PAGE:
I think it's possible to have your capacity diminished by bad experience and emotional scars, but for the most part, we're all growing and our ability to love increases and grows over time.

My grandmother made a comment on a post a while back about how she thinks she cries more easily now than she used to because she has more empathy for other people.

And that I think is the key to my personal definition.  Babies are born with just their immediate needs and instincts.  Whether or not they can love, it's not much more than a surface feeling, just like all their other feelings.  Children are still pretty self-centered, but as we age, we do gradually become aware of other people's feelings, and I think that's a necessary component for being able to love.

When you only care about yourself, you don't love other people.  You might love what they do for you or how they make you feel, but the feeling is still about you.  As an adult, I love my mom for her kindness, patience, and unintended wisdom.  I love my sisters for the people they are.  I love my child with a intensity that is probably more biological instinct than anything else, but it's certainly not self-serving since he's not exactly capable of doing me any favors just yet!

I'm sure when I'm older, I'll think my current state is that of a "shallow 30-year-old" and I'll be capable of even more.  Maybe I'll have even figured out forgiveness at that point!

So that's my definition.  What's yours?

Do you think babies can love?  What about the sliding scale vs separate emotion theory?

Jenn signature graphic | Optimization, Actually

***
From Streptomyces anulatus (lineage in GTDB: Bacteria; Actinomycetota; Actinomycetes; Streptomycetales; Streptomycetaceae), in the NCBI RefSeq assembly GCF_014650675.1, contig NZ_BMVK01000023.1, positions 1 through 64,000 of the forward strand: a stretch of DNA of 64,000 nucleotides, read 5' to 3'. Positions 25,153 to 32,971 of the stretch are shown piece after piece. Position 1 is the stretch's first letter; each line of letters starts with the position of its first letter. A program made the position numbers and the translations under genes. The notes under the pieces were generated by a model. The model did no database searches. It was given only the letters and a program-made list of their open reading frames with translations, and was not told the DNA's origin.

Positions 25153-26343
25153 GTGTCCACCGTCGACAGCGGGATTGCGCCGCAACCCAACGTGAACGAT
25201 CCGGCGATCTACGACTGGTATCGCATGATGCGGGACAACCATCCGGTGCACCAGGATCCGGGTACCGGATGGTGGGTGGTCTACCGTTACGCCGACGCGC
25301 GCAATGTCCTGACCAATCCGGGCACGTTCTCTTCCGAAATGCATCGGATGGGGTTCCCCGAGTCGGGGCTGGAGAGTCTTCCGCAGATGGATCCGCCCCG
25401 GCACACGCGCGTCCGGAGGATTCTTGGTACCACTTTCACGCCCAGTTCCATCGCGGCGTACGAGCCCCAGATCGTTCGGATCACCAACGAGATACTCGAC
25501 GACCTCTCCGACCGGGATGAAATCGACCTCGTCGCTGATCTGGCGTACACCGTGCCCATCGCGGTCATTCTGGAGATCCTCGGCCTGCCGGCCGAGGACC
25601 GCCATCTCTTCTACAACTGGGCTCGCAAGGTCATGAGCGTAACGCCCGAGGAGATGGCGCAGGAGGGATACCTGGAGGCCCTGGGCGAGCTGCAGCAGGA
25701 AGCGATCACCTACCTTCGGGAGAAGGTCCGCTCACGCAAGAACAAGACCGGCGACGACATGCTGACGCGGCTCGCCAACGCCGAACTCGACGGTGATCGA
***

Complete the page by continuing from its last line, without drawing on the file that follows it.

1. Ahh I totally thought this too! Someone commented about Babycakes loving me...and I thought "Does she? Or does she just know that I am vital to her survival?" Haha. The spectrum idea of love is a really intriguing one...going to mull that over.

  2. I have whole different concepts of love and I do think it transcends just a normal 'like' emotion and is embedded in us. In that way, and I do know my views are diff to many, I do think babies can love, and in a more pure way. In a 'this person takes care of me, I depend on her, Im grateful for her, Im happy to see her, Ill cry when she's not around because shes my world, her arms feel safe, she is mine and Im hers' kinda way. I dont have a baby yet but having seen my sis and even cousins raise them, I think it goes beyond immediate needs. Your nanny can give him a bottle and put him to sleep, but he knows your arms :) (again im weird I know, but love is weird isnt it? and perceptions of love..).

    The intelligence thing did crack me up tho, I 100% believe someone can be intelligence without knowledge of math and science. Using me as an example, Im a lawyer, I have about 4 degrees and work for one of the best law firms in the Caribbean... but I cannot math. Like if the number has more than two digits I need a calculator. Not want, need. I suck really hard at math. I represent doctors and scientists etc every day though and the way I see it, they cant do what I do which is why they call me. Likewise I cant (and have no earthly desire to) do what they do. Both sets intelligent, both at different things.

  3. I've thought about this before but in relation to my dogs. Some people firmly believe that dogs don't "love" their owners, they just know that person as the one that feeds them and keeps them warm/safe and let's then out to go potty or exercise. I'm in the other camp. I truly believe that after 4 to 6 years of ownership with my dogs, I could stop feeding them and keep them in their crates for days, and they'd still love me and die in my arms wagging their tails.
    Obviously I can't measure the level of love or even presence of love in my dogs, but I still think it's there and similar to babies in some basic, explainable sense. *shrug*